August 29, 2013 – An outpouring of research funds is helping a group of Kansas State University researchers study how human activity and climate change affect Central Great Plains water systems.
The interdisciplinary group — which includes more than eight researchers across three colleges and six departments — has received a highly competitive three-year $1.4 million grant from the National Science Foundation’s Dynamics of Coupled Natural and Human Systems program. The project seeks to improve the sustainability of economically important agricultural systems, biologically significant aquatic ecosystems, urban population clusters and clean water supplies.
Melinda Daniels — an adjunct professor of geography at Kansas State University and associate research scientist at the Stroud Water Research Center in Pennsylvania — is leading the project, which focuses on the Smoky Hill Watershed as a case study. The watershed extends from eastern Colorado to near Manhattan, where it joins the Kansas River. It is a narrow basin that stretches across Kansas’ strong east-west precipitation gradient, which is drier in western Kansas and gets wetter further east.
Other watersheds north and south of the Smoky Hill are similar, which makes it a good model for other Great Plains watersheds.The Great Plains region has longstanding water quality and quantity concerns because of extreme climate variability, intensive water uses and land uses.
“Both human and natural systems in this area depend on adequate freshwater for survival, but are fragile, quickly and dramatically affected by climate fluctuations, and potentially face disaster given either natural or human-driven climate scenarios,” Daniels said. “Our project ties together the factors that drive land-use decisions and water-use decisions in an attempt to build resiliency in both human and natural systems so that the region can thrive economically, culturally, and still produce invaluable ecosystems services like drinking water supply, groundwater recharge, biodiversity and recreation.”
The research team wants to prevent future water scarcity and water quality problems.
“This project promotes interdisciplinary analyses of relevant human and natural system processes that are operating in the Smoky Hill Watershed,” said Marcellus Caldas, assistant professor of geography in the College of Arts and Sciences and the university’s point person for the project.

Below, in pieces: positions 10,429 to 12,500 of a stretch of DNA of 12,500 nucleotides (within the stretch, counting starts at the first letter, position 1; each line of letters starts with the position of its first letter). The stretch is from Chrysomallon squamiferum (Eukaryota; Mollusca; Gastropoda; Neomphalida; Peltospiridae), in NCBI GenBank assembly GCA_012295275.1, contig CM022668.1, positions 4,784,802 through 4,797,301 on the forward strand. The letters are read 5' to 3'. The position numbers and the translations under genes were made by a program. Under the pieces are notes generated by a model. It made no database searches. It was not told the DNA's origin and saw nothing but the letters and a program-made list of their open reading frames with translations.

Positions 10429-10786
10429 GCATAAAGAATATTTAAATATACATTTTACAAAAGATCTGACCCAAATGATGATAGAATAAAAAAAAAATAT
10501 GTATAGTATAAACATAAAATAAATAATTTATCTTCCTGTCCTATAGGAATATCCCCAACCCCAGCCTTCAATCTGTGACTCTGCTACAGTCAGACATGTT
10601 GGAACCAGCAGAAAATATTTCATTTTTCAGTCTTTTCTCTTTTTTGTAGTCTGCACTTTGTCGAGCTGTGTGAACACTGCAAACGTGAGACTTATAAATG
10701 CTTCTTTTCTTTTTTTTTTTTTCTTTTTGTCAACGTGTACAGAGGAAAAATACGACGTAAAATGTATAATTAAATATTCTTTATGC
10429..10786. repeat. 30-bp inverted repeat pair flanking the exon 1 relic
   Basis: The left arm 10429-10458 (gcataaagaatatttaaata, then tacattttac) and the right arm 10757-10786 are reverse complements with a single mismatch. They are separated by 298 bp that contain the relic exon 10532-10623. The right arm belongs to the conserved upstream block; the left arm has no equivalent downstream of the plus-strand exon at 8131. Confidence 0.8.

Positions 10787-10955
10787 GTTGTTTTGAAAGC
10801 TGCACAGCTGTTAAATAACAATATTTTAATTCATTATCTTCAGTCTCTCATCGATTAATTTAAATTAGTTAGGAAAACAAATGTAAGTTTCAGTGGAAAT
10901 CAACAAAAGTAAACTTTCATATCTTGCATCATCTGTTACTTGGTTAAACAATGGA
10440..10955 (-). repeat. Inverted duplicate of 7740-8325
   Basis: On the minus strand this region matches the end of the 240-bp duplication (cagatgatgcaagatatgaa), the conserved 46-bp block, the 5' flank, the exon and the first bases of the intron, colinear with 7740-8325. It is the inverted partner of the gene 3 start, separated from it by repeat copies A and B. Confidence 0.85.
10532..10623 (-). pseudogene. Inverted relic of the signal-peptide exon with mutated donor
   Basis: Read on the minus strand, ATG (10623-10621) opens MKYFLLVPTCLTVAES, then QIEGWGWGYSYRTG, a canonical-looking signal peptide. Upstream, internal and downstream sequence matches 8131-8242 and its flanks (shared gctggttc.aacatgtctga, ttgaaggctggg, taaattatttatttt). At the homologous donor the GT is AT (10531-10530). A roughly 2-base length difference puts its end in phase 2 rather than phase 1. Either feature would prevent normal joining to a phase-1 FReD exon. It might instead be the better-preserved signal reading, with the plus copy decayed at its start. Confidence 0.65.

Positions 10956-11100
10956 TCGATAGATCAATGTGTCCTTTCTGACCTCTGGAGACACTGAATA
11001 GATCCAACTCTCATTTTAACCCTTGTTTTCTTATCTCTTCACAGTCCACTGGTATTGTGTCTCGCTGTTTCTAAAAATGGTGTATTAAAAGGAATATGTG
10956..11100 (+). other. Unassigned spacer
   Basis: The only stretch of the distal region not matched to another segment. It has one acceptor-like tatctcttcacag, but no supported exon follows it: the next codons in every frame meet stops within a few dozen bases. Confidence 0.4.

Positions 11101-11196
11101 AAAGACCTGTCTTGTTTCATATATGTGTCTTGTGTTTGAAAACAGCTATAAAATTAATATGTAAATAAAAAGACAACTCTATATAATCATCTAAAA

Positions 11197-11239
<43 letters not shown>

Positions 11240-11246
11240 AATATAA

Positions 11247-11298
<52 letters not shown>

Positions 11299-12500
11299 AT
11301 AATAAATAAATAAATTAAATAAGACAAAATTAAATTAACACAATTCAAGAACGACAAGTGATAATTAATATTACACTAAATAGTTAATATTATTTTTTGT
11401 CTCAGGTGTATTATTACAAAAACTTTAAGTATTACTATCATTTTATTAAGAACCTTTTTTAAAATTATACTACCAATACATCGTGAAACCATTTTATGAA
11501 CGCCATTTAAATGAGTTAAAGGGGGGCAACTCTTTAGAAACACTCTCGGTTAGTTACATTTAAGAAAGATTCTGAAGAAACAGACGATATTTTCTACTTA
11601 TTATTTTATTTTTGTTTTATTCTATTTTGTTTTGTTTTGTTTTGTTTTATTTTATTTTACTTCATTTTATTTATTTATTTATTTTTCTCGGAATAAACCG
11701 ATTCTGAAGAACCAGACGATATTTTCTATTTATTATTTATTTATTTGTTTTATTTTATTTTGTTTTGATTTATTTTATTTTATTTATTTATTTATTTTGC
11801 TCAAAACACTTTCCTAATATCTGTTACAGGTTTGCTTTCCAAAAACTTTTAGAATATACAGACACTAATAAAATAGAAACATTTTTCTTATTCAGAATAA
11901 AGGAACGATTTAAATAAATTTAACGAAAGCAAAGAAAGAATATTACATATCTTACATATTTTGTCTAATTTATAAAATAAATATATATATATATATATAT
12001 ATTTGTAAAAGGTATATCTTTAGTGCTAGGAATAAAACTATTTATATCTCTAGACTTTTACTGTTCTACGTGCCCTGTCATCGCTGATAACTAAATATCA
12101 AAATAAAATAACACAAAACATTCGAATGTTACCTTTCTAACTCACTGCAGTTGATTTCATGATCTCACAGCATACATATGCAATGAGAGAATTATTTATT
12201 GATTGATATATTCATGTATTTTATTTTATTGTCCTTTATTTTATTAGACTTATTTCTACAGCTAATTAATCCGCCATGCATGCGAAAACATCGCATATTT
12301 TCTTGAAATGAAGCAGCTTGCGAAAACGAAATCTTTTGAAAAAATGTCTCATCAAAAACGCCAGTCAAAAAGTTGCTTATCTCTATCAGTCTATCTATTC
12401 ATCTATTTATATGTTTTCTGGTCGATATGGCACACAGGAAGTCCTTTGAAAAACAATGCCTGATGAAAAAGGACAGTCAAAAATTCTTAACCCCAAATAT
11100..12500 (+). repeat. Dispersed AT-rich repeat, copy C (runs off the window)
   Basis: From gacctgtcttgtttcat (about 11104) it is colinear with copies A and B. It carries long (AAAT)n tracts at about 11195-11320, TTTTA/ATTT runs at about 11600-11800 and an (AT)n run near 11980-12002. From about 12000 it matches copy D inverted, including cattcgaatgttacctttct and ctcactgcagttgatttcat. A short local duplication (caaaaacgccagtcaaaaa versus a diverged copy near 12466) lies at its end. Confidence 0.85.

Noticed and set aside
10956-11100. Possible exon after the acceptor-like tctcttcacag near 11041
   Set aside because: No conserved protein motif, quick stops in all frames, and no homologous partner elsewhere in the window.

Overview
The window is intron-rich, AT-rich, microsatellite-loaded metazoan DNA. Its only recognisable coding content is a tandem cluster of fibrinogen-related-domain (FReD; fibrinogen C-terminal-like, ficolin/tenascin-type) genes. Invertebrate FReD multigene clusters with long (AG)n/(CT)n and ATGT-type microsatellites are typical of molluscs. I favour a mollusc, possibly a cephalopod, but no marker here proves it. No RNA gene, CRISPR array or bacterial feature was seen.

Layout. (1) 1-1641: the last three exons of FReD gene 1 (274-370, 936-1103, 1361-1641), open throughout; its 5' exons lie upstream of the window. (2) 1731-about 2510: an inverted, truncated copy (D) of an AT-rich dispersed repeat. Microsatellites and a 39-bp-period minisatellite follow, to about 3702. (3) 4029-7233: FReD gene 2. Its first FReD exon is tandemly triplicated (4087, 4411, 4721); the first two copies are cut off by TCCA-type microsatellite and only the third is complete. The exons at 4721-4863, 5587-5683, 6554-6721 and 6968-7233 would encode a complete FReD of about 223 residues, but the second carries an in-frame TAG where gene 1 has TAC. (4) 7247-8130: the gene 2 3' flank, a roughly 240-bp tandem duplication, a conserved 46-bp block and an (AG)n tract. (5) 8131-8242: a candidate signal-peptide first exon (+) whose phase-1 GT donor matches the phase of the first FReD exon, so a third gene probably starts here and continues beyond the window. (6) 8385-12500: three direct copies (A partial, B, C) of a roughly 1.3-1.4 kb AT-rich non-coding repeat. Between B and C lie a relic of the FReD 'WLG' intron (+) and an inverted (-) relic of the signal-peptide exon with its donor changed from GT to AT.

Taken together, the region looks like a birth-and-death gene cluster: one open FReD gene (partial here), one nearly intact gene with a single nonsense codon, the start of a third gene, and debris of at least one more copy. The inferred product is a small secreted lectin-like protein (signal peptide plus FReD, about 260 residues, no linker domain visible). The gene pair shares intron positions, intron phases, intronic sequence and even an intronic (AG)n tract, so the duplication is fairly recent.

Interactions among human and natural systems occur at diverse scales and environments. Understanding how human land-use and water-use decisions affect environmental systems can be challenging, Daniels said.
“We have modeling components that relate the two,” Daniels said. “For example, we can look at how crop pricing influences land cover, which then influences water runoff and groundwater recharge, which then influences the amount of water flowing to the rivers, which then influences how fish are able to reproduce that year. To really understand this complexity requires a broad range of expertise, ranging from political science to hydrology, and one of my most important roles as project leader will be to coordinate between these disciplines.”
The interdisciplinary team comes from the College of Arts and Sciences, the College of Agriculture and the College of Engineering.Four researchers — including Caldas; Joe Aistrup, dean of Auburn University’s College of Liberal Arts and Sciences and former associate dean of the College of Arts and Science and professor of political science at Kansas State University; Jason Bergtold, associate professor of agricultural economics; and Jessica Heier Stamm, assistant professor of industrial and manufacturing systems engineering — will develop land-cover change and human decision-making models developed from an extensive survey of landowners and water users in the basin.
The scientists will interview landowners to better understand what is driving land-use decisions and how water scarcity influences those decisions. For example, they want to understand why and when a farmer may switch from rain-fed crops to center-pivot crops. Biologists David Haukos and Martha Mather — both adjunct associate professors in the Division of Biology and researchers with the Kansas Cooperative Fish and Wildlife Research Unit — will investigate how water level changes affect fish, plants and wildlife in streams and wetlands of the Smoky Hill basin.
In the College of Agriculture, Bergtold will work with the other social scientists to model how economic forces, such as crop prices and fuel prices, influence land- and water-use decisions.
In the College of Engineering, Aleksey Sheshukov, assistant professor of biological and agricultural engineering, will further develop a land-use and hydrologic model for the Smoky Hill Watershed. He will refine precipitation inputs to better simulate climate variations, such as intense storm events. Heier Stamm will take efficiency models that companies use to streamline manufacturing and apply them to policy-making processes to reach sustainability quickly.
“This project is a great example of collaborative work among K-State faculty from different departments,” Caldas said.
The research grant also will support several graduate student researchers in various colleges and departments.
“The project brings funding from a high-profile competition to advance K-State’s reputation as a top-quality research institution,” Daniels said.
Article provided by K-State News and Editorial Services.